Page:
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Many tabs to keep one .psd file


k0st4din

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Hello everyone,
I am a new user of photoshop cs6 and do not know how to do the following:
how in "Photoshop CS6" when processing multiple tabs to keep them in the same .psd file and continue to edit the next day?
I would be grateful if you could cooperate with me with the steps to preserve these tabs
 

MrToM

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You seem to have confused yourself a little there but don't worry, its pretty simple.

There are essentially 2 modes in which to work in PS:
1. Window mode. Each PSD file is opened in its own 'Window'....much like it has been since day 1.
2. Tab mode. Each PSD file is opened in its own 'Tab'. This is new to later versions of PS.

The only difference between them is how they are represented in the workspace.
A 'Windowed' file can become a 'Tabbed' file by dragging toward the top of the workspace...when you see the blue line appear release the mouse button and the 'Window' becomes a tab.
Any new file you create or existing file you open will now be in 'Tab' mode.

Conversely a 'Tabbed' file can become a 'Window' by dragging and dropping the tab into the workspace.
Likewise with the above any new files will now be in 'Window' mode.

Referring to your comment 'multiple tabs to keep them in the same PSD' isn't how PS works....its more 1 Tab = 1 PSD.
You can of course have many 'Tabs' open at the same time but each one is a completely separate file to the next.
This isn't strictly true as PSD files can be 'Linked' but in the context of this question 'Linking' can be ignored.

As long as each 'Tab', (PSD file) is saved it can be re-opened, and will open in whichever mode was last used.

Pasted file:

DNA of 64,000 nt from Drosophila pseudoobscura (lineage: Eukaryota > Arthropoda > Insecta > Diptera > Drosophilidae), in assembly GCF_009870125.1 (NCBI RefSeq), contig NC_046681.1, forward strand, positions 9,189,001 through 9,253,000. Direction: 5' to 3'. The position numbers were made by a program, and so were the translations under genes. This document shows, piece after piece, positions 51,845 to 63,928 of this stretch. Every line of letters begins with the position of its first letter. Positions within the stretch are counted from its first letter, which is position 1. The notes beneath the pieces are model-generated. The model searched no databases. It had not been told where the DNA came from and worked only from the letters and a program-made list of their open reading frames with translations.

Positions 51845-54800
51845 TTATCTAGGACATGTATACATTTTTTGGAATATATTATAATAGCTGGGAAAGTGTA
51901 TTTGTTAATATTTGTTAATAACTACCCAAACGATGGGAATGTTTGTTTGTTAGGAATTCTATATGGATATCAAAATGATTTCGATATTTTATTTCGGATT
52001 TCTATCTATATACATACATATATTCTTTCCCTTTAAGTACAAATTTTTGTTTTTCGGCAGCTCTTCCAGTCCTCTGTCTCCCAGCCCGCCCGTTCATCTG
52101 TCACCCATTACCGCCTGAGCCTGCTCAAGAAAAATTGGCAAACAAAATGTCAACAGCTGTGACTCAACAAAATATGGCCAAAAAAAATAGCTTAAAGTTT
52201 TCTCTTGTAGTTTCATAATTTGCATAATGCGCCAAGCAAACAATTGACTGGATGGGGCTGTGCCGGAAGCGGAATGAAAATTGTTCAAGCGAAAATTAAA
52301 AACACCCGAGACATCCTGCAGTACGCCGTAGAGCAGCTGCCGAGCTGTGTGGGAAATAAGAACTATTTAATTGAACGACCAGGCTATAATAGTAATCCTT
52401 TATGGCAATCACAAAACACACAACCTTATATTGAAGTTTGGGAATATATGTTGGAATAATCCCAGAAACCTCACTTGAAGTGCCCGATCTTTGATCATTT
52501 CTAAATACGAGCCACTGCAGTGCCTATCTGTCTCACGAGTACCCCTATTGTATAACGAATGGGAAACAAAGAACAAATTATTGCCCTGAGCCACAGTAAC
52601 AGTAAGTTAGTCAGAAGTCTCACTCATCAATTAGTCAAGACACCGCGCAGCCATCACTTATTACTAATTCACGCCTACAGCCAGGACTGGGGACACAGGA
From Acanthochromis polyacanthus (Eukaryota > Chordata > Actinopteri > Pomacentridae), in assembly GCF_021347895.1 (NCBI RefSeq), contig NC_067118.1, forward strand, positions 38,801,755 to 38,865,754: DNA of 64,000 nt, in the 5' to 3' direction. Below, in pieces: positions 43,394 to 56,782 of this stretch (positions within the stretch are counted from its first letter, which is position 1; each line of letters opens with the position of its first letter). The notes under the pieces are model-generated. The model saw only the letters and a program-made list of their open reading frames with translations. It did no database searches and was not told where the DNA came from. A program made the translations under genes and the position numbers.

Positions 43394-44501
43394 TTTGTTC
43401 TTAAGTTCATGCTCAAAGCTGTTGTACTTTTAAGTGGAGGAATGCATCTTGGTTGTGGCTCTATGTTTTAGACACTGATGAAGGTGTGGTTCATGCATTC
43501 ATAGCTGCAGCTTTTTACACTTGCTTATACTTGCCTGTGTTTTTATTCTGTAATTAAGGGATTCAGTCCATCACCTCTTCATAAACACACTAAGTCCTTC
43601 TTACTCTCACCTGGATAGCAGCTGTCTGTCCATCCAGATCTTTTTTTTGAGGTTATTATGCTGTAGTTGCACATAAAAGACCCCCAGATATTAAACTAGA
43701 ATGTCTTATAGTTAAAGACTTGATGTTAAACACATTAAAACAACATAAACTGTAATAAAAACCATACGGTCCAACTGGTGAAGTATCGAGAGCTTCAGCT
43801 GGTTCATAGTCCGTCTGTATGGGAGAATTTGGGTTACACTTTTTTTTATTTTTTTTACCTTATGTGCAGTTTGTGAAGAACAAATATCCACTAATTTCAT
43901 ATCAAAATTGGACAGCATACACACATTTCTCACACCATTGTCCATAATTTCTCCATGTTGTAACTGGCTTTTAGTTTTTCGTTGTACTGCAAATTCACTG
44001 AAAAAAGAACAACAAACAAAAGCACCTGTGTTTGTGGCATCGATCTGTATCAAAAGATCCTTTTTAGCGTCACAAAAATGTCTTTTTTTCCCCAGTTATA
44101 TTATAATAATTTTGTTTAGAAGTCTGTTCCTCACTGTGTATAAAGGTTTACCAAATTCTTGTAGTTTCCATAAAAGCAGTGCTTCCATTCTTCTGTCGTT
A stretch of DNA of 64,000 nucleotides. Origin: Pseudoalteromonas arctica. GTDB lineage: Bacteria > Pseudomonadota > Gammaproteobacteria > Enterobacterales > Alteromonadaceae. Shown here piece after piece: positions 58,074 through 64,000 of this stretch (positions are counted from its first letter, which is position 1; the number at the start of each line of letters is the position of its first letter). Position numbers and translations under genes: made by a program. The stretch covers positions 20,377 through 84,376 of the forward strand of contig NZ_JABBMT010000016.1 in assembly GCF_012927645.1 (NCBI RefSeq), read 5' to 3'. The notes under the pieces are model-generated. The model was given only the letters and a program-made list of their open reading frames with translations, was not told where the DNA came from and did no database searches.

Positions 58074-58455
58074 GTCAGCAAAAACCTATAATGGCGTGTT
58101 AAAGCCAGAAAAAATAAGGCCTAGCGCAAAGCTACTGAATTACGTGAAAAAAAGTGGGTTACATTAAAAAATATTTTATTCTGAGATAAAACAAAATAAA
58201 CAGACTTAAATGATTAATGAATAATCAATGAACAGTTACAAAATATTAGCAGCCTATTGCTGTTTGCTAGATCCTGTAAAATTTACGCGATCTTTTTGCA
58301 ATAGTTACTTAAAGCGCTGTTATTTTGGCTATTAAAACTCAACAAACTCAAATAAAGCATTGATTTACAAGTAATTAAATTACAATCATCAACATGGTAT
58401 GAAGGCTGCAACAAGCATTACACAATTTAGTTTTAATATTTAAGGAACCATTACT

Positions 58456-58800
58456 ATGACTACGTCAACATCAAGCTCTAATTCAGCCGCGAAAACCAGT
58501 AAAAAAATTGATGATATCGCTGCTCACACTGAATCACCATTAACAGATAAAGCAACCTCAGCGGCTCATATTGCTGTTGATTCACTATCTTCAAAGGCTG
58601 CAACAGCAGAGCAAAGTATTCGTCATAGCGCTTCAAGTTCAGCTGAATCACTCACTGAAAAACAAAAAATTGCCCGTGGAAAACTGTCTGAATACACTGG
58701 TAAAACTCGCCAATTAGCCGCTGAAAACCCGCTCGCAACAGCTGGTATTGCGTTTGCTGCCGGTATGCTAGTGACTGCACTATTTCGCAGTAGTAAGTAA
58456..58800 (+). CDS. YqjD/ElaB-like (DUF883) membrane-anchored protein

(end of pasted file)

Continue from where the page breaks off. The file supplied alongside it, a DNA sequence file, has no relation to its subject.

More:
I'm not too sure how you arrive at the thought that each PSD file has many 'Tabs' but that's not how it is.

Hopefully that's a viable answer.

Regards.
MrTom.
 

IamSam

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Hello and welcome to PSG.

Can you explain what your referring to as 'tabs'?

For me, tabs are just separate PSD documents open in Photoshop at the same time that are docked on the tabs navigation bar. If you drag the tab off the bar, it becomes a floating tab. They are still individual PSD documents.
 

MrToM

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LOL......how did I manage that? :rofl:
You taught me well!

Regards.
MrQuickerThanASpeedingSam
 

k0st4din

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Hello,
that's what I meant.
You can see the picture that I have several open files - and not to open them separately every time any file I'm looking for ways to be in a single file .psd.
If you have questions, we will answer.
Thank you very much
7673588v.jpg
 

MrToM

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Ok....let me try again.

You have two choices.....either use the "Place" option or "drag n drop".

"Place" can be found under File > Place...
Open a new document, make it at least as big as the largest image you have.
File > Place... and choose one of your images.
The image will be inserted into the new document on its own layer AND as a smart object IN TRANSFORM MODE.
CHECK the sizes in the menu bar...both Horizontal and Vertical need to be 100%.
Accept the "Place" option.